"The last two years, there's been an explosion of interest in basic income," says Guy Standing, a research associate with the School of Oriental and African Studies at the University of London, and a co-founder of the Basic Income Earth Network, an institution created to promote the idea. "The elites realize that the inequalities are becoming politically dangerous."
For generations, policy makers have sought the magic formula for so-called full employment, with nearly everyone who wants a job able to find one. Traditional unemployment insurance schemes were devised in an age when the cyclical nature of factory life was dominant. Workers who were idled in lean times could pay their bills using unemployment benefits while awaiting the inevitable return of flush ones.
Universal basic income is gaining consideration in part as an acknowledgment that the labor market has changed so fundamentally that full employment may amount to a fantasy. Factories have been refashioned into urban-chic office spaces. Robots are replacing workers, while the gig economy turns full-time jobs into contract positions.
Basic income is intended to be permanent, built for an age in which demand for labor may be perpetually slack. Whatever happens — say everyone becomes a part-time Uber driver, or Uber drivers are replaced by self-driving cars — everyone can count on sustenance.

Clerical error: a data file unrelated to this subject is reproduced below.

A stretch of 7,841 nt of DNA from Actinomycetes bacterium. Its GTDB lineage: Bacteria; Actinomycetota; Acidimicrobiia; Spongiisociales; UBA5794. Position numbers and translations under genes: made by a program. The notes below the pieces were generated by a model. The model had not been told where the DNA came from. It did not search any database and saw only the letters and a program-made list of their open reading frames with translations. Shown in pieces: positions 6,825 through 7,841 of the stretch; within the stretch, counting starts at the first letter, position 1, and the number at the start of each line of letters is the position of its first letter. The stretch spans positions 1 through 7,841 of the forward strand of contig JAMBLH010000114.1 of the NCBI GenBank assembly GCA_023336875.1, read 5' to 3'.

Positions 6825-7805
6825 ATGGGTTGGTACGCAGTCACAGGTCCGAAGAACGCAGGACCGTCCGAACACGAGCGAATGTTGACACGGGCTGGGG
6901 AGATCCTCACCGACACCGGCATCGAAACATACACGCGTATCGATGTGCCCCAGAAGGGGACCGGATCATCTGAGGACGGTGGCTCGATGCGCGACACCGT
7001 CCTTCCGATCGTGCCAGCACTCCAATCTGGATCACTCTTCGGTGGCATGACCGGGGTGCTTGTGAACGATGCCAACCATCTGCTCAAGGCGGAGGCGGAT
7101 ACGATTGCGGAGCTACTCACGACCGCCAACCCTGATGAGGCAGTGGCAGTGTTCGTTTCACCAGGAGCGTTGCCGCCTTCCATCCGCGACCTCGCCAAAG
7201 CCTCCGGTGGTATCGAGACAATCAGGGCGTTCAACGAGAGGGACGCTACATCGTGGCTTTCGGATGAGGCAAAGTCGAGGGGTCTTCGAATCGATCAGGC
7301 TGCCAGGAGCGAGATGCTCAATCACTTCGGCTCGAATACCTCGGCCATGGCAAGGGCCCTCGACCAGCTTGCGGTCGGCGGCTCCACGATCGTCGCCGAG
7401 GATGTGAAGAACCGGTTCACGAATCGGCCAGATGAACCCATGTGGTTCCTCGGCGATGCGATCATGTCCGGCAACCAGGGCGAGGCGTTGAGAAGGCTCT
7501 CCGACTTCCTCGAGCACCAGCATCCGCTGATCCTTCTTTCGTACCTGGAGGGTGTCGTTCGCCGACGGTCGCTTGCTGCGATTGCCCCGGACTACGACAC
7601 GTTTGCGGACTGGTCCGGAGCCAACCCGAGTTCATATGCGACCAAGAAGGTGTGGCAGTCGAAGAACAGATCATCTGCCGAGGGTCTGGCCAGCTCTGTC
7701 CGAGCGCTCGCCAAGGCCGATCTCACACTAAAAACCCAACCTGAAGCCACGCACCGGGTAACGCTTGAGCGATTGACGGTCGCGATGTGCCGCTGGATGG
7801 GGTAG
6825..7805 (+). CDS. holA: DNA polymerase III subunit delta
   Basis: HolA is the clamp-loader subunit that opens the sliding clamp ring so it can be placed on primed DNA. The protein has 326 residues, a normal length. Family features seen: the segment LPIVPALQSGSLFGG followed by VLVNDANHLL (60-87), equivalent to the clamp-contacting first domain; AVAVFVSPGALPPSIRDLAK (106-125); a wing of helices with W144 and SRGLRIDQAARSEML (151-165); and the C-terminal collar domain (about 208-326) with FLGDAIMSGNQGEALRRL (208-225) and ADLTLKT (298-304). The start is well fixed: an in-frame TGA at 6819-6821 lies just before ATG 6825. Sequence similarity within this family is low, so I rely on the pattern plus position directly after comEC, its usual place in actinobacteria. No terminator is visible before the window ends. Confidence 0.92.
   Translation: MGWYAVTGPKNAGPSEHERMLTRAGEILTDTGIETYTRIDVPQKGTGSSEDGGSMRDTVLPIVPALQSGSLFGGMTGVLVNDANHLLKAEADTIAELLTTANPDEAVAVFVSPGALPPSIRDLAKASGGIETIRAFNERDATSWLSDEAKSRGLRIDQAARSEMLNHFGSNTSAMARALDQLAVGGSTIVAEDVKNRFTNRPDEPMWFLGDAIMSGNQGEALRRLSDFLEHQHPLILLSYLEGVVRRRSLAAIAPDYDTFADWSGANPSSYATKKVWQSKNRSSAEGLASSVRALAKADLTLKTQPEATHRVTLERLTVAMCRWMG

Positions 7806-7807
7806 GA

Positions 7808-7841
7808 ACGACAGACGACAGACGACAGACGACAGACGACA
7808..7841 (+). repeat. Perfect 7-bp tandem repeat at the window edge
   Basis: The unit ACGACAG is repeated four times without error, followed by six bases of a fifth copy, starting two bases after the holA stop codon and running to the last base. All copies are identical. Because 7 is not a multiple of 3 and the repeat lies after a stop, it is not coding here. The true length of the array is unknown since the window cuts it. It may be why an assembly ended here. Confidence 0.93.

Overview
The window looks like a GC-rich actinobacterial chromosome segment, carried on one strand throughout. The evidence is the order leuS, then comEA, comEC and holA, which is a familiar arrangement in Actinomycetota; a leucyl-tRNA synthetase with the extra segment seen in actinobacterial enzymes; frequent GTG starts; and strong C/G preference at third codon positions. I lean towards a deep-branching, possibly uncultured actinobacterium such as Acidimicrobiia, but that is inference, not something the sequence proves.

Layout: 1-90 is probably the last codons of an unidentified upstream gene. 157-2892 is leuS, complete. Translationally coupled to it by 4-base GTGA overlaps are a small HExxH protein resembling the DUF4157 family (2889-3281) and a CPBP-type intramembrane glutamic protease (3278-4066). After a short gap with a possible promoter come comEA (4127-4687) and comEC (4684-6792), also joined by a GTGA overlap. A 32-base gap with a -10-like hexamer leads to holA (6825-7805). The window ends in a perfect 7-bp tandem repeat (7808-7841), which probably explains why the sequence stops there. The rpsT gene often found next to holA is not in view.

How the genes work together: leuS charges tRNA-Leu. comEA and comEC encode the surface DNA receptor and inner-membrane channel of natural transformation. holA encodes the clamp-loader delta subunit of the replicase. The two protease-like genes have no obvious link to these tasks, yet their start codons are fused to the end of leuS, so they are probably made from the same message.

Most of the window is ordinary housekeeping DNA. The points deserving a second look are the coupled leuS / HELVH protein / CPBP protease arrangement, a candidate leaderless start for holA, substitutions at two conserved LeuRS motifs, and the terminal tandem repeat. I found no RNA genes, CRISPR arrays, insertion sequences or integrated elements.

Strikingly, basic income is being championed across the ideological spectrum.
Utopian dreamers envision it as an emancipation from the meaninglessness of low-wage work. People stuck in dead-end jobs at fast-food restaurants could abandon laboring over the fryolator in favor of growing organic vegetables and reading to their children.
Labor advocates embrace basic income as a means of increasing bargaining power, enabling workers to eschew poverty-level wages while holding out for better.
Libertarians see it as a means of shrinking government by consolidating social service programs. Liberals envision it as a way to remove the stigma of public assistance: Instead of standing in line at the grocery store bearing food stamps while suffering the judgment of other shoppers — Shouldn't she be buying spinach instead of frozen pizza? — poor people would get the same check as everyone else.
The technology world has seized on basic income as the response to automation and its threat of joblessness. If everyone's needs are being met, then society can embrace robots and liberation from drudge work.
Yet the expensive price tag attached to anything that is truly universal makes it a political nonstarter in many countries — especially in the United States, where Mr. Trump just appointed a labor secretary who is critical of simply raising the minimum wage.
If every American were to receive just $10,000 a year, the tab would be roughly $3 trillion a year, roughly eight times what the United States now spends on social service programs. The government might just as well commit to handing out unicorns.
Beyond arithmetic, basic income confronts fundamental disagreements about human reality. If people are released from fears that — absent work — they risk finding themselves sleeping outdoors, will they devolve into freeloaders?
"Some people think basic income will solve every problem under the sun, and some people think it's from the hand of Satan and will destroy our work ethic," says Olli Kangas, who oversees research at Kela, a Finnish government agency that administers many social welfare programs. "I'm hoping we can create some knowledge on this issue."